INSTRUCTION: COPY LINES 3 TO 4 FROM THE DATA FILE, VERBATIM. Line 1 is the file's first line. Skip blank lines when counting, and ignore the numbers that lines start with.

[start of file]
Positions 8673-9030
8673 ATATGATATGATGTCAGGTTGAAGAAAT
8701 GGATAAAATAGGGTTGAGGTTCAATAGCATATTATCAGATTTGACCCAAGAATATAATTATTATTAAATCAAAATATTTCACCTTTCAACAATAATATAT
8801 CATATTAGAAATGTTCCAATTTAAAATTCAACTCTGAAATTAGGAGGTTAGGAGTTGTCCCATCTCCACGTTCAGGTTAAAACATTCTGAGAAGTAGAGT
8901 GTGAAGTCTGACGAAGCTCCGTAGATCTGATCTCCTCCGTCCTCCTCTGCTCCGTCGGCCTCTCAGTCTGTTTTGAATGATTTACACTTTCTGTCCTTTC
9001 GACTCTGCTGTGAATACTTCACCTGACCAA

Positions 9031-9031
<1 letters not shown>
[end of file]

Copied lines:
8701 GGATAAAATAGGGTTGAGGTTCAATAGCATATTATCAGATTTGACCCAAGAATATAATTATTATTAAATCAAAATATTTCACCTTTCAACAATAATATAT
8801 CATATTAGAAATGTTCCAATTTAAAATTCAACTCTGAAATTAGGAGGTTAGGAGTTGTCCCATCTCCACGTTCAGGTTAAAACATTCTGAGAAGTAGAGT